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An Incident with a Fishing Vessel

Updated: Nov 28, 2018

November 11, 2018


Today is Veterans’ Day. I still read the news each morning, even though each nautical mile we sail seems to take me farther from its emotional impact. Like so many across the country, I am awaiting news of vote recounts, especially in Florida and Georgia. After reading about the Veterans Day commemorations in Europe, I feel chagrined at how little humans have learned about avoiding the conditions that lead to war. More than one political commentator has noted that nationalist movements are undermining belief in the beneficence of liberal democracies worldwide—but who would have thought this would ever be the case in America?


We departed Homer Smith’s, for the “outside”––the channel to the Atlantic Ocean. Winds were blowing 15-20 kts out of the northeast, and if we were lucky, we could keep the sails full, with the wind behind us. We entered the narrow Town Creek Channel, headed southbound for the ocean, just as fishing vessel McKenzie, with both outriggers extended, was making her way north. The fishing vessel took up the entire width of the channel and was motoring directly towards us. The captain didn’t get on his radio to issue a securité call, and we had no room to maneuver. Christoph moved hard to starboard to the very edge of the channel, and I grabbed the VHF radio to hail him. “Fishing vessel McKenzie, this is Sailing Vessel Delfina,” I stated clearly. The captain replied in a lackadaisical voice, “Well, it was windy out there and we’re crabbing.” This was a bewildering and unsatisfactory response. He slowly raised his port outrigger so that we could just get by without hitting it. Suddenly we felt a jolt and heard two loud bangs as our hull or keel hit something below the water. Owen spotted the sign that read “Submerged Pilings.” Mckenzie had essentially forced us out of the channel and onto the pilings.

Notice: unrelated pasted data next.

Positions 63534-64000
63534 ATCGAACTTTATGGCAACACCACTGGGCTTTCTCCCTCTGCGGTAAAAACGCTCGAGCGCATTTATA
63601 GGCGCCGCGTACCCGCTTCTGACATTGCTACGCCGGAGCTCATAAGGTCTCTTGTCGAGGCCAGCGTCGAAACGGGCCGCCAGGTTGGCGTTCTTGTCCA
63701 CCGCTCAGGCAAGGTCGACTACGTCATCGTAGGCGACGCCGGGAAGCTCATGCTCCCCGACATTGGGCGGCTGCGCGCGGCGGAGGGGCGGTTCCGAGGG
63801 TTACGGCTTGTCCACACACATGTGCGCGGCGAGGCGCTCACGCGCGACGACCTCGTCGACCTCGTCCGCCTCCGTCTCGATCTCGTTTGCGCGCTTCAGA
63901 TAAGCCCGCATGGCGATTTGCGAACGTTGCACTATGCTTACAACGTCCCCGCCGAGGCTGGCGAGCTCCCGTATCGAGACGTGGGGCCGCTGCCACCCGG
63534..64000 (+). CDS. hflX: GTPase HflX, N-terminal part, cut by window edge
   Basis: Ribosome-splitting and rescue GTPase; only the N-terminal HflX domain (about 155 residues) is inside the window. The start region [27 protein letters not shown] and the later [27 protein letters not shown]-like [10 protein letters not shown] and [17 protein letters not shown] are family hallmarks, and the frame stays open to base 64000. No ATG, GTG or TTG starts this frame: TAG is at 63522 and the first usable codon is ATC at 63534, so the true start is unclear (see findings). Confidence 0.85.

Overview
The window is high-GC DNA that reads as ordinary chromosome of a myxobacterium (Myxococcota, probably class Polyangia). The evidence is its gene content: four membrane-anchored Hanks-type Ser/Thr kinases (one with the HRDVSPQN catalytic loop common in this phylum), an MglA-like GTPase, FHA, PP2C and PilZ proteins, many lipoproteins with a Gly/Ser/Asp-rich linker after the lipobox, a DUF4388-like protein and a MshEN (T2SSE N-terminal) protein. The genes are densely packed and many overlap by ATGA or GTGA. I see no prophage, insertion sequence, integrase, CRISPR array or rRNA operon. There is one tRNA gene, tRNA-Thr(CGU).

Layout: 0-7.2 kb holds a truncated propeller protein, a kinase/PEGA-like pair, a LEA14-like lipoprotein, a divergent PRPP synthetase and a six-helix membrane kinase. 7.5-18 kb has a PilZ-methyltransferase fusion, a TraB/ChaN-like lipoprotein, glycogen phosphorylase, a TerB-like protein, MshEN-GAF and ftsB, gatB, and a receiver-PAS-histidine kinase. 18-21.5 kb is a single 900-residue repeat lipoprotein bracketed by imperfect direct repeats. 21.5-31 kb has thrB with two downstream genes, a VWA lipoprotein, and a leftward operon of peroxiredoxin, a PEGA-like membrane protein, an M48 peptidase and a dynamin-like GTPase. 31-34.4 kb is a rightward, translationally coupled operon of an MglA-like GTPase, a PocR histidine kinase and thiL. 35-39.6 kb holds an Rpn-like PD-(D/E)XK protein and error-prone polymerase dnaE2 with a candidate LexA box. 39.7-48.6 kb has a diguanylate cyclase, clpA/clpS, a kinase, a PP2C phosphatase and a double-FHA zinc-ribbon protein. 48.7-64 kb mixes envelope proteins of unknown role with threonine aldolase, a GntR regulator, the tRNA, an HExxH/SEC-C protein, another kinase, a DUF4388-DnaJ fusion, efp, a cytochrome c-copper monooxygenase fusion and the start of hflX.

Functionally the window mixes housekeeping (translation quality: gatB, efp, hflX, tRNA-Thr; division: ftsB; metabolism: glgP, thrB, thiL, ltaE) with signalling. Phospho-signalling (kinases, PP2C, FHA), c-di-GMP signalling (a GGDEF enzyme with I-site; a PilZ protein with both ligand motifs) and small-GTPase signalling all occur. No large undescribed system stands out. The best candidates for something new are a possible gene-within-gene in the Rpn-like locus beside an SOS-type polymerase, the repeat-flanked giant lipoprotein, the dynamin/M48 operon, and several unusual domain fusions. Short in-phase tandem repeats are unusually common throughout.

Fortunately, we were able to maneuver, and didn’t seem to be taking on any water. We where shaken. We contacted the Coast Guard to report the incident. Fishing vessels are not supposed to fish with outriggers extended in the middle of a channel open to all traffic. In order to assess damage, we will have to either haul out or have a diver examine Delfina below the water line. 


The weather was fair, and winds were very manageable at 17-22 kts out of the NE, which meant the wind would be directly behind us as we traveled southwest––setting our course for  210 degrees, if we went to Masonboro Inlet; and to 250 degrees if we stayed out all night and rounded Cape Fear.  Following seas were 4-5 feet, and the wind was expected to strengthen. We only saw one other boat on the outside all day, a catamaran named Cute Cat, whose captain engaged us in a lengthy discussion about whether he should continue on the ocean under the prevailing conditions. We weren’t sure ourselves, and told him about the option to go in at Masonboro Inlet.


We unfurled the jib, but couldn’t manage to keep the sail full without power, so we motor sailed through the day as we continued to deliberate about whether to take advantage of the clear weather to sail through the night and and come back in at the Cape Fear River, or head into the Masonboro Inlet. We knew we wouldn’t reach Masonboro Inlet before sundown, and Christoph worried about coming after dark at low tide. A text from our experienced friends cinched it—they recommended Masonboro rather than sailing around Cape Fear overnight. Phew. So long as the wind did not oppose the current, we’d be fine. I know Eileen had story about rounding Cape Fear that she would one day relate.


The channel approach was well lit and we anchored easily in 15 feet of water. I had made a spicy beef stew in our Thermos cooker the day before, and it was great to have a hearty meal after a long day on the rolling waves. A Thermos cooker is such an easy way to cook when underway; it is comprised of a cooking pot within a thermal pot. You combine all the ingredients and spices desired; bring the mixture to a boil, and then simmer for 15 minutes. When the cooking pot is placed within the thermal pot, the food continues to cook in the retained heat for several more hours. 


The best part of the day arrived after dinner—a video of Juniper taking her first confident steps alone, crossing her bedroom, stuffed green Froggie in hand, her face lit up as she walked into the waiting arms of her jubilant mother, Claire. 

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